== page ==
The severity of it all
The National Institute of Mental Health reports that, overall, disorders such as bipolar appear to be more severe in children and adolescents than adults.

The recognition of childhood disorders took some time.

"Twenty or 30 years ago, psychiatrists and other physicians believed that childhood was a happy time," says Thomas Anders, president of the American Academy of Child & Adolescent Psychiatry and a professor at the University of California at Davis. "We had a belief that psychiatric disorders didn't begin until a child reached puberty or after. That wasn't based on science. It was based on the philosophical sense that children are always happy."

When troubled children acted out or were unmanageable, they were simply labeled "bad kids." Or the blame fell on bad parenting. That misperception was changed by science, controlled clinical trials and epidemiological studies with children. "We began to see that these disorders — anxiety disorders, depression, bipolar disorder, obsessive compulsive disorder — were present in younger and younger children. Research changed practice," Anders says.

Tristan's story
Wendy Glover-Strom received the kind of call parents of children with mental disorders dread— it was from the school psychologist telling her to "come quickly, your son is threatening to stab himself with a knife."

By late afternoon that day in early March, Tristan is in Southwest Mental Health Center. By 8:30, after intake processing, psychiatric evaluation and a wrenching, emotional parting with his mother, he is admitted into a locked unit, where he is watched and checked every 15 minutes, for 24 hours.

"You have to take these suicide threats seriously," explains Juan Zavala, the psychiatry fellow on call. "That's because he's not in control of his impulses. The impulsivity with bipolar disorder can be overwhelming."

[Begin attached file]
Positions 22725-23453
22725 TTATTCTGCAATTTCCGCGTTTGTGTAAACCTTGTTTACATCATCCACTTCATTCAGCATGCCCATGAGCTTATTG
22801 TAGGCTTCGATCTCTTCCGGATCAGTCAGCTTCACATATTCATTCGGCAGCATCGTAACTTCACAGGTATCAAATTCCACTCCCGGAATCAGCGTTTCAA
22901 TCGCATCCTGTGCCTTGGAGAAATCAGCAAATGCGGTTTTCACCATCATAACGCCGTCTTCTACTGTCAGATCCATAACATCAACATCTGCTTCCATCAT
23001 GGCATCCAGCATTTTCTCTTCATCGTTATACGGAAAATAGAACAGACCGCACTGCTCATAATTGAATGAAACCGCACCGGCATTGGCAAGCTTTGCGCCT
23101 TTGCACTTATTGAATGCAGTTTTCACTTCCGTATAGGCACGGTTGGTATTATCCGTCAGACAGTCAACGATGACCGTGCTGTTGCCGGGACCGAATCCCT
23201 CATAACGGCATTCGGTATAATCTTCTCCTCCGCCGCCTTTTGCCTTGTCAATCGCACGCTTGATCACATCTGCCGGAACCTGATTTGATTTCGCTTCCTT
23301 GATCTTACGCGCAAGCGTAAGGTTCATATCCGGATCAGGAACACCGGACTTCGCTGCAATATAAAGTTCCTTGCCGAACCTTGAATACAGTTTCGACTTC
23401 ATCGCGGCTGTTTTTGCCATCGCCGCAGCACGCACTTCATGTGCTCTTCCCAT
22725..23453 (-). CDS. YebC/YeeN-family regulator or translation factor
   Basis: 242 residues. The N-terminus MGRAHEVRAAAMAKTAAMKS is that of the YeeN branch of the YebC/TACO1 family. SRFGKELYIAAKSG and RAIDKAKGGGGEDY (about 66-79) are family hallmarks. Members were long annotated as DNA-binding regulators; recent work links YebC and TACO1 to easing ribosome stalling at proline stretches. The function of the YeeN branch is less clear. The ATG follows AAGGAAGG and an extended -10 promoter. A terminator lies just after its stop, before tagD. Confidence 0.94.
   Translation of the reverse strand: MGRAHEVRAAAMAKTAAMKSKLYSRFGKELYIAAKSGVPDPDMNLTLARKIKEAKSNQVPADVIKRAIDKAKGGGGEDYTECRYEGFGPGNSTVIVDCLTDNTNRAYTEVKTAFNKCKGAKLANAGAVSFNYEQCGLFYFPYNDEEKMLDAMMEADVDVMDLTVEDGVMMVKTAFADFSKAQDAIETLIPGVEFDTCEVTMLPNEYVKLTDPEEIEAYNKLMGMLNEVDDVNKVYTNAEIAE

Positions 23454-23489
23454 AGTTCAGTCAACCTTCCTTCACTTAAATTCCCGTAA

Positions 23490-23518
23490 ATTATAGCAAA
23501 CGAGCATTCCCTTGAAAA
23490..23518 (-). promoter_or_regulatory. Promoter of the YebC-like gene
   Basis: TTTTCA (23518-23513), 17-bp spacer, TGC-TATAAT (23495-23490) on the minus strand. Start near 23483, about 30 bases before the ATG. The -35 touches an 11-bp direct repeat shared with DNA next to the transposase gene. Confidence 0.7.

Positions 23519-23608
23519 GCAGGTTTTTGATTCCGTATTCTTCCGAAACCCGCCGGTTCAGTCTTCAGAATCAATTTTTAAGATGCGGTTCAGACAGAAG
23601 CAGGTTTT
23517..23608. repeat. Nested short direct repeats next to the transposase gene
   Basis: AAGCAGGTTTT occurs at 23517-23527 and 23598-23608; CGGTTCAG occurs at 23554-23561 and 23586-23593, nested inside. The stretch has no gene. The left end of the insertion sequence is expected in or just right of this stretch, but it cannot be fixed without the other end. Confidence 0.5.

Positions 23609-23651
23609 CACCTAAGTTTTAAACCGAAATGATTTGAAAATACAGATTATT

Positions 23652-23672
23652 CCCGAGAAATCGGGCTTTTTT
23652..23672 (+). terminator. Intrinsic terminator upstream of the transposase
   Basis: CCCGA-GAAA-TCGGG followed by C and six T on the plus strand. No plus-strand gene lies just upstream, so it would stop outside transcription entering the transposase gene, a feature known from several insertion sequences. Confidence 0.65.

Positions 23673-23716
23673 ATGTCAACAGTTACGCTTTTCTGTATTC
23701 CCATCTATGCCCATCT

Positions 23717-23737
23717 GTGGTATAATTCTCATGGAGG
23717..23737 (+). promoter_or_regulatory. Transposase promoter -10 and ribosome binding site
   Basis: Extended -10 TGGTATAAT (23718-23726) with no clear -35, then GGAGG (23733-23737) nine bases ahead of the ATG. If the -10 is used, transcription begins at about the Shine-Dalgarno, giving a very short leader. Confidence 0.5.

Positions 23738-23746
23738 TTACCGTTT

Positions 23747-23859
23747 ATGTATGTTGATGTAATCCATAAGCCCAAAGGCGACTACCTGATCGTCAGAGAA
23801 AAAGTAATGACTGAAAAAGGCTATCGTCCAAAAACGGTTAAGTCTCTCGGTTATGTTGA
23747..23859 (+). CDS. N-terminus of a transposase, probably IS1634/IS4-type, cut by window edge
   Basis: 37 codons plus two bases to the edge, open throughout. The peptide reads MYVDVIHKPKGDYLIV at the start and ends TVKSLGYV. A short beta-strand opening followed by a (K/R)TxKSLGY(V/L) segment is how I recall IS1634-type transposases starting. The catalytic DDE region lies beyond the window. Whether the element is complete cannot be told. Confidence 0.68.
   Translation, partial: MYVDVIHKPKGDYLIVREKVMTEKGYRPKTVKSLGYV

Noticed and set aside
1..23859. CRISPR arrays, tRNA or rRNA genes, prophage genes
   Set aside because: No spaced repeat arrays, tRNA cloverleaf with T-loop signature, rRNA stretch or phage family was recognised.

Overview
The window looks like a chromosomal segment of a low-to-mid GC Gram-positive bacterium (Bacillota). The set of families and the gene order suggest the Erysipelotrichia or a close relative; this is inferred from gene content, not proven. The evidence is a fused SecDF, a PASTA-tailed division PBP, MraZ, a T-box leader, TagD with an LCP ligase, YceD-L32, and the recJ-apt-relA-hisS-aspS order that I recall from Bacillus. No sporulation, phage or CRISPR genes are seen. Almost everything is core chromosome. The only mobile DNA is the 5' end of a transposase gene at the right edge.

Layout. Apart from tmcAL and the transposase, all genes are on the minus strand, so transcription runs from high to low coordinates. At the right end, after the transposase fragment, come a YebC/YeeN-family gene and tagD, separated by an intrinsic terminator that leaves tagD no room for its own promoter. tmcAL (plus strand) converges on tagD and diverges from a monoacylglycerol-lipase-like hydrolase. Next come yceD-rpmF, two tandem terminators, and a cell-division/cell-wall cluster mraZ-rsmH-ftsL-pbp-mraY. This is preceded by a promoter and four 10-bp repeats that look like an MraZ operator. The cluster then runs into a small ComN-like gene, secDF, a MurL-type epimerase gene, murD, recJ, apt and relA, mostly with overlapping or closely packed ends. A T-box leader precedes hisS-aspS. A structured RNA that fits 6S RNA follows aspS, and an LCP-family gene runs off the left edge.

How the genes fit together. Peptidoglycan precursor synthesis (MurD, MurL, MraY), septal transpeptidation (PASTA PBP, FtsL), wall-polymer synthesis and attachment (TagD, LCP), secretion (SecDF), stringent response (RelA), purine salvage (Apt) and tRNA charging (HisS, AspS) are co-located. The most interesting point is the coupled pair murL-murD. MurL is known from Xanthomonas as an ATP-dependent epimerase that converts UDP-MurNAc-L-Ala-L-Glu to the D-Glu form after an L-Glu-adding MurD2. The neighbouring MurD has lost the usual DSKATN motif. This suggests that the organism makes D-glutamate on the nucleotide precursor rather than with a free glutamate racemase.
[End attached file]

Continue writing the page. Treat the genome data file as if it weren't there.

Tristan, who turns 9 this week, was acting out aggressively at 4 and 5. By the time his bipolar disorder was diagnosed at age 7, he was suicidal with a plan to get a gun from a relative's home and put a bullet in his stomach. He hears voices telling him whom he should kill and, at various times, has threatened to kill his mother, his little sister and stepfather. In the throes of mania, he kicks, punches, bites and tears things apart.

Still, "I'm not afraid of him," Glover-Strom says. "When he's rapid cycling, he's like a demon. I hate to say that word because they don't understand why they're doing what they're doing. When he's not rapid cycling, he's a very loving child."

When the boy is totally out of control, mom restrains him with hug holds for periods lasting from minutes to hours. "Ten or 12 restraints a month, that's mild," she says. After violent outbursts, Tristan goes into a depressive state and says he's sorry.

Along with bipolar, he has ODD and ADHD. He suffers from paranoia and says people hate him. When he's stable, he's bright and chatty, but like Tyler and many other children with mental disorders, he has trouble making friends.

The family lives in Castroville, and Tristan is in third grade in a behavioral class at LaCoste Elementary School in the Medina Valley district. He's reading considerably above the grade level.

After hospitalization for a difficult two weeks in which Tristan's medication had to be readjusted several times because of side effects, the boy finally went home. But for Glover-Strom, who works at the Center for Health Care Services, the public mental-health provider in Bexar County, the stress of caring for her son is unrelenting. So is the anguish of seeing Tristan struggle with the illness.

"I asked him once what was going on inside him," she says. "He said, 'Mommy, there's a war raging in my brain, and there's a good general and a bad general, and the bad general is trying to wipe out all the good. I hate my life. I want to die.'"

Possible causes
It has been discussed but not proven that childhood disorders might be getting worse because of a genetic effect called "anticipation" in which certain genes are magnified down the generations. Each cohort of children born is more susceptible to earlier onset of mood disorders and to a more severe form of it.